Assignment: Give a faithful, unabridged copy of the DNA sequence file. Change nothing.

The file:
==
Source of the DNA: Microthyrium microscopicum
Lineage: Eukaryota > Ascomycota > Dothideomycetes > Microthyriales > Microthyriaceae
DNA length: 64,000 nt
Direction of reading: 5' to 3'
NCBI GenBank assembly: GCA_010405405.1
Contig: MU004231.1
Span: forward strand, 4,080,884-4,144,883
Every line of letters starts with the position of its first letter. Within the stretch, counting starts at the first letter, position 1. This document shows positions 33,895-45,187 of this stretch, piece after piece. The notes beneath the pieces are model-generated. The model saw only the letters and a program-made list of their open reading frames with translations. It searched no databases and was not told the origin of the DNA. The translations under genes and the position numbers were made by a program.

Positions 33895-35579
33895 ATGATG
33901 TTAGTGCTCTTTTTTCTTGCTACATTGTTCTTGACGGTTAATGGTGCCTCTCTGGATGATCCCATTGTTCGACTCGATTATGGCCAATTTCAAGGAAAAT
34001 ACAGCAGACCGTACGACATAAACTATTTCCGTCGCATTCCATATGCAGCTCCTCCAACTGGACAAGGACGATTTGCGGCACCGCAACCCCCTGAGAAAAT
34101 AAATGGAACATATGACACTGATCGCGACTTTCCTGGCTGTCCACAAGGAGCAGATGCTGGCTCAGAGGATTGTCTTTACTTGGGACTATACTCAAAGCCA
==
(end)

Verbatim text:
Source of the DNA: Microthyrium microscopicum
Lineage: Eukaryota > Ascomycota > Dothideomycetes > Microthyriales > Microthyriaceae
DNA length: 64,000 nt
Direction of reading: 5' to 3'
NCBI GenBank assembly: GCA_010405405.1
Contig: MU004231.1
Span: forward strand, 4,080,884-4,144,883
Every line of letters starts with the position of its first letter. Within the stretch, counting starts at the first letter, position 1. This document shows positions 33,895-45,187 of this stretch, piece after piece. The notes beneath the pieces are model-generated. The model saw only the letters and a program-made list of their open reading frames with translations. It searched no databases and was not told the origin of the DNA. The translations under genes and the position numbers were made by a program.

Positions 33895-35579
33895 ATGATG
33901 TTAGTGCTCTTTTTTCTTGCTACATTGTTCTTGACGGTTAATGGTGCCTCTCTGGATGATCCCATTGTTCGACTCGATTATGGCCAATTTCAAGGAAAAT
34001 ACAGCAGACCGTACGACATAAACTATTTCCGTCGCATTCCATATGCAGCTCCTCCAACTGGACAAGGACGATTTGCGGCACCGCAACCCCCTGAGAAAAT
34101 AAATGGAACATATGACACTGATCGCGACTTTCCTGGCTGTCCACAAGGAGCAGATGCTGGCTCAGAGGATTGTCTTTACTTGGGACTATACTCAAAGCCA